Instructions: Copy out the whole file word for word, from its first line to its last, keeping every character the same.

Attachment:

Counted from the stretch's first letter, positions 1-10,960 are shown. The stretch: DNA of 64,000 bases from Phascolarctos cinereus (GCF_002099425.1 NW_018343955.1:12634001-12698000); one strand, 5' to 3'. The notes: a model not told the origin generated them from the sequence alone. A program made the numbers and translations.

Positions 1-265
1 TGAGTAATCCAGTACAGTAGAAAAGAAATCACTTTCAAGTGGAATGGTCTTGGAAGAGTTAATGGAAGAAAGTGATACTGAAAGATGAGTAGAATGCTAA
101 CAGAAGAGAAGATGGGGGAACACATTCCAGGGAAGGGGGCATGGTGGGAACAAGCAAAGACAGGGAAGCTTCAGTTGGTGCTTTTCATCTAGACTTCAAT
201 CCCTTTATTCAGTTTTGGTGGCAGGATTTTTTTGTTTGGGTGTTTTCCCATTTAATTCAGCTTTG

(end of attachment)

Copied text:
Counted from the stretch's first letter, positions 1-10,960 are shown. The stretch: DNA of 64,000 bases from Phascolarctos cinereus (GCF_002099425.1 NW_018343955.1:12634001-12698000); one strand, 5' to 3'. The notes: a model not told the origin generated them from the sequence alone. A program made the numbers and translations.

Positions 1-265
1 TGAGTAATCCAGTACAGTAGAAAAGAAATCACTTTCAAGTGGAATGGTCTTGGAAGAGTTAATGGAAGAAAGTGATACTGAAAGATGAGTAGAATGCTAA
101 CAGAAGAGAAGATGGGGGAACACATTCCAGGGAAGGGGGCATGGTGGGAACAAGCAAAGACAGGGAAGCTTCAGTTGGTGCTTTTCATCTAGACTTCAAT
201 CCCTTTATTCAGTTTTGGTGGCAGGATTTTTTTGTTTGGGTGTTTTCCCATTTAATTCAGCTTTG